Doctor comes in, tells me to push, I start pushing. I reached down every few seconds and poked or pinched my legs to make sure I still had feeling in them; I did. There was some tingling in my feet, but other than that, the epidural hadn't spread. Everything happened so fast. I could also feel the stretching and the flexing of muscles I didn't know I had. Four pushes later, my princess's head is out, and Steven is gently pulling the rest of her body. It was amazing.
Also amazing is this, as soon as her little body was out, my legs went numb, and then the rest of my body up to my belly button. I say amazing, because even though they turned it off right away, I felt NO PAIN during the after-contractions.
Kjel was an angel from the moment she came into the world. She just wanted to be held and to nurse. Gage loved her right away, and wanted to know why "him's arms is blue" (the cord was a little bit wrapped around her neck, so she was slightly bluish). She stole Steven's heart the second he caught her slippery little body.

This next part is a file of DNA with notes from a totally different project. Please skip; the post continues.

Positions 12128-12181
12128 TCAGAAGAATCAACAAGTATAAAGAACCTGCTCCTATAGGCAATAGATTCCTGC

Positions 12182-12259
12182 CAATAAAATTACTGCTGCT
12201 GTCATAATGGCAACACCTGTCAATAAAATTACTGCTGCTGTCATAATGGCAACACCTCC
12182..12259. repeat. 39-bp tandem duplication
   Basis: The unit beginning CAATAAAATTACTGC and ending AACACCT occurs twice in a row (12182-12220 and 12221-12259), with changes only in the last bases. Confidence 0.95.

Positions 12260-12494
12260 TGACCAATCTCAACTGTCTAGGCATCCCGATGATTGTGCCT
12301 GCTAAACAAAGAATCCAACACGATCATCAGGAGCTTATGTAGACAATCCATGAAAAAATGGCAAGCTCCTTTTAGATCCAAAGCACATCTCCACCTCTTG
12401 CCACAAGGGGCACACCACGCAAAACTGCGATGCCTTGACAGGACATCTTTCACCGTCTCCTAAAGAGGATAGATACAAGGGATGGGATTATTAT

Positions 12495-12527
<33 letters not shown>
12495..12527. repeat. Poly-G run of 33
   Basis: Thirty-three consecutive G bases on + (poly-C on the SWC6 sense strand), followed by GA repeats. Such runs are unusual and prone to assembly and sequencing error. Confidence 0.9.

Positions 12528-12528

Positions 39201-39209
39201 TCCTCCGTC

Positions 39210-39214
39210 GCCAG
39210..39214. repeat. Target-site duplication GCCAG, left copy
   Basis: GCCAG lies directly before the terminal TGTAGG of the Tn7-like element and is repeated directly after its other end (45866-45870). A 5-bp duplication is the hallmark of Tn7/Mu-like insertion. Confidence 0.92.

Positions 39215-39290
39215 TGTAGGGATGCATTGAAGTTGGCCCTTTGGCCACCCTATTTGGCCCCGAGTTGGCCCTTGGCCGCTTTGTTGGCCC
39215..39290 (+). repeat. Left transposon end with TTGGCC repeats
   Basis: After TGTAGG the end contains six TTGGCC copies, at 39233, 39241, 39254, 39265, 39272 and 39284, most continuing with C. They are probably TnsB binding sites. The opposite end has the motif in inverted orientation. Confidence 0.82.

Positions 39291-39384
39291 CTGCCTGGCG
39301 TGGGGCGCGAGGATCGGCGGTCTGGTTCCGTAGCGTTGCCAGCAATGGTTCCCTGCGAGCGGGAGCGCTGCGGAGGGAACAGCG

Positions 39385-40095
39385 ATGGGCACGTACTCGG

I learned a lot from this whole experience. I am so glad that from the beginning I knew what I wanted in the delivery room, because even though things didn't go according to my plan, I know that they followed a much greater plan than mine, and that the preparation that I had done to bring my plan to fruition, helped make things a lot easier than they would've been. Does that make sense?
If I could do every birth like Kjel's, I totally would. I hate pain - I never wanted to do this naturally because I wanted to feel pain or be a soldier - not feeling the after-contractions was a huge blessing, because nothing bugs me more than being in pain when I have something important to do, and in this case, the important thing was to hold my girl and tell her over and over again that she was finally with us and that we love her so much.
That night she was in my arms, nursing and dozing off every few seconds. I thought about her little spirit. I believe that we all existed before this life, and that we will continue to exist after this life. I felt how sweet and good she is - not just as a baby, but as a spirit in an adorable body. I thought about how long I feel that I've waited for her - it's felt like an eternity. But then I realized that it's been far longer for her; she has been waiting to come to earth, to fingerprint this world with the good things she will do.
I know that families are eternal and I also know that raising my sweet kids to be kind and full of integrity is the absolute best and most important thing I will ever do in my life. I love being a mom. It is my calling and purpose in life and I am forever in love and so grateful to Steven for being my main man.